President Trump backs off proposal to cut Special Olympics funds

Announcement comes as Special Olympic Games for Southeast Georgia takes place

ST. MARYS, Ga. – President Donald Trump announced Thursday that he was backing off a budget request to eliminate funding for the Special Olympics, reversing course after his administration weathered days of criticism for the proposed cut.

Speaking to reporters as he left the White House for a rally in Michigan, Trump said he had authorized funding for the event. "I heard about it this morning. I have overridden my people. We're funding the Special Olympics."

Trump's announcement came after Education Secretary Betsy DeVos spent days defending the proposal, which drew widespread criticism from lawmakers, as well as advocates and celebrities. Even before the president stepped in, legislators said the cut was unlikely to be approved.

The president added: "I've been to the Special Olympics. I think it's incredible."

His comments came hours after Senate Democrats grilled DeVos during a budget hearing on the proposal. She was also pressed by House Democrats days earlier, sparking a wave of criticism online.

In a heated exchange with Sen. Dick Durbin, D-Ill., DeVos said she "wasn't personally involved" in pushing for elimination of the funding, but she defended it as her agency seeks to cut $7 billion for the 2020 budget.

"Let's not use disabled children in a twisted way for your political narrative," DeVos told Durbin. "That is just disgusting and it's shameful and I think we should move on from that."

Durbin countered that it would be shameful to pull support for the Special Olympics, saying "someone has to accept responsibility for a bad decision."

The Trump administration's education budget proposal calls for the elimination of $17.6 million in funding for the Special Olympics, amounting to roughly 10 percent of the group's overall revenue. Most of its funding comes from individual and corporate contributions and other fundraising efforts.

DeVos said her department had to make "tough choices" on the budget and insisted the Special Olympics should be supported through private donations.

But according to the Special Olympics, those private contributions pay for thousands of nationwide events and the federal funding is needed for providing critical education services in schools.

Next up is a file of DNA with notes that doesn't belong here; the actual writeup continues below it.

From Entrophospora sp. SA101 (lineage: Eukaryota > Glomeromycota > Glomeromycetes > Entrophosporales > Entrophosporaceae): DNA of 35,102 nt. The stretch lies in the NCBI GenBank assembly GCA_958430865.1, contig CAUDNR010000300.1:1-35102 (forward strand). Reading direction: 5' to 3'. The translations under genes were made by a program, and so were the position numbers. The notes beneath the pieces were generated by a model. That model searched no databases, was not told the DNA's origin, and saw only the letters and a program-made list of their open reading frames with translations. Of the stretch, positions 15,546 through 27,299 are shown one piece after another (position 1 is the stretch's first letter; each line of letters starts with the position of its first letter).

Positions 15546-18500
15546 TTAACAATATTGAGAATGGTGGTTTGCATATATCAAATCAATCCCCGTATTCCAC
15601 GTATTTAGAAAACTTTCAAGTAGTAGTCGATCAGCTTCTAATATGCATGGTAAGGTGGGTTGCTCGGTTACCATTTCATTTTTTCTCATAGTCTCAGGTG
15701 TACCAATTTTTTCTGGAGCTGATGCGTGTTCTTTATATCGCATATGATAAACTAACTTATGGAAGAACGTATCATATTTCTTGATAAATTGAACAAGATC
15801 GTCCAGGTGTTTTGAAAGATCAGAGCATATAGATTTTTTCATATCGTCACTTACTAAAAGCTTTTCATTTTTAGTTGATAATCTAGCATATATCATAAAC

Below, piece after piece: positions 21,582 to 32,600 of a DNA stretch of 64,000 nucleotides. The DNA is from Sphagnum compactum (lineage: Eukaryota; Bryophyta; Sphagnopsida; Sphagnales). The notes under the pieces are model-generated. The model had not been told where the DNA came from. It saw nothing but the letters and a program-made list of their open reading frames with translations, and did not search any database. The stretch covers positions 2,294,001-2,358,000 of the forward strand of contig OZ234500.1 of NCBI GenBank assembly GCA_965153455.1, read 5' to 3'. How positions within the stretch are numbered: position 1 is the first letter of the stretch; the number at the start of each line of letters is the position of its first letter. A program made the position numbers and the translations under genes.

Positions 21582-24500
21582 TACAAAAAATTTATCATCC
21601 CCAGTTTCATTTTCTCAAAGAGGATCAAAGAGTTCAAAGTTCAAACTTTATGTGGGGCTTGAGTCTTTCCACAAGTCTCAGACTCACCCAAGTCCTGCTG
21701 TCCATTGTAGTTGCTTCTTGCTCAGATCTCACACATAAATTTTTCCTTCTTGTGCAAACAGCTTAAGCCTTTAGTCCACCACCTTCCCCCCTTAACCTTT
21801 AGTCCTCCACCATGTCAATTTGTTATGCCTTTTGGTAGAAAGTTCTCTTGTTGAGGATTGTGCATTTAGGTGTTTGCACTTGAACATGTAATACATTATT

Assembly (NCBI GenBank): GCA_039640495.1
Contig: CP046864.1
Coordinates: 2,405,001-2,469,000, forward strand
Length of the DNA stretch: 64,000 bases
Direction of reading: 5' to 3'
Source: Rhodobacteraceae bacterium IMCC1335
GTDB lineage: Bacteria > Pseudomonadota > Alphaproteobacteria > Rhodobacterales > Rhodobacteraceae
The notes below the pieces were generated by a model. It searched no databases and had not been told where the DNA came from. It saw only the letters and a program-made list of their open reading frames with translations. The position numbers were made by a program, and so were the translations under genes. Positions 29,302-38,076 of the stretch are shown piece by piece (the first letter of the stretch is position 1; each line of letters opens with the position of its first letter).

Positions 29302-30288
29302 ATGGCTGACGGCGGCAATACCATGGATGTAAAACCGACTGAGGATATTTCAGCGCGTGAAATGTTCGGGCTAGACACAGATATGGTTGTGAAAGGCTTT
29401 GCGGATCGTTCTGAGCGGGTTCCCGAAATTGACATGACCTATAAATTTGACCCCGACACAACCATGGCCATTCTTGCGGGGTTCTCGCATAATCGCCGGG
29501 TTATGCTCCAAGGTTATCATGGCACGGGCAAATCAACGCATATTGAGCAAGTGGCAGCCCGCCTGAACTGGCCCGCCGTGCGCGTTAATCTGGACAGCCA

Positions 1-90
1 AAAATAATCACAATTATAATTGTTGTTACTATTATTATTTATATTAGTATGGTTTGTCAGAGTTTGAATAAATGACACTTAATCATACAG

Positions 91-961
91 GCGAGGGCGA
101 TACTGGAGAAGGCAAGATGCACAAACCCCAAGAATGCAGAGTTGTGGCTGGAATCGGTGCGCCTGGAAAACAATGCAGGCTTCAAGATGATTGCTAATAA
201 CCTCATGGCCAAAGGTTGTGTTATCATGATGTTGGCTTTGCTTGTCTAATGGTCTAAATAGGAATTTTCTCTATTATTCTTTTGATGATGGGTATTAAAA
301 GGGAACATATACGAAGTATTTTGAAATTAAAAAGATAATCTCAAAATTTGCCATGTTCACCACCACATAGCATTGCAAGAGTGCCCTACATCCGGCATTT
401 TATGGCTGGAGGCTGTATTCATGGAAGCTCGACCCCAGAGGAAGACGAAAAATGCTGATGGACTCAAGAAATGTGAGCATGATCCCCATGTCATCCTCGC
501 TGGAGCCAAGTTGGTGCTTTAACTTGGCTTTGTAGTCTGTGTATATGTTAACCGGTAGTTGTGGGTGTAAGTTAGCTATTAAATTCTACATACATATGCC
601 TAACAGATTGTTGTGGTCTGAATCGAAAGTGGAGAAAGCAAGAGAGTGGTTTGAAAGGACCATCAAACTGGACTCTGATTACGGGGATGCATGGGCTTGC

Naval Submarine Base Kings Bay hosts the 23rd Annual Special Olympics on Thursday.
Naval Submarine Base Kings Bay hosts the 23rd Annual Special Olympics on Thursday.

One of those events, the Special Olympics for the Southeast Georgia region, took place Thursday at Naval Submarine Base Kings Bay, with more than 400 student-athletes participating. It was the 23rd year sailors got to pair up with an athlete. More than 1,000 people were in attendance, including parents Danny and Darla Sanchez, who have brought their 21-year-old son, Alex, to the event for more than a decade.

"We look forward to it because he just likes the company and to be around other kids," Danny Sanchez said. "So it’s always good for him and us to watch it."

For more than 50 years, the Special Olympics has provided sports training, competition and learning opportunities for children and adults with disabilities nationwide, including in Southeast Georgia and Northeast Florida.

Before the president's announcement, the Sanchezes, along with several others at Thursday's event, said they couldn't believe DeVos' agency wanted to pull federal funding for Special Olympics. Laura Palmer, mother of 14-year-old Wilson, said DeVos clearly doesn’t understand what the Special Olympics community means to those who participate.

"She just needs to see what these children can do," Palmer said. "I think she should be ashamed. She needs to come here. I don't understand why should would do that." 

Special Olympics is asking for support by signing an online letter. Click here to do so.

Trump officials previously called for the elimination of Special Olympics funding in their budget proposal for 2019, but Congress rejected the idea. Lawmakers from both parties said they would reject it again for 2020.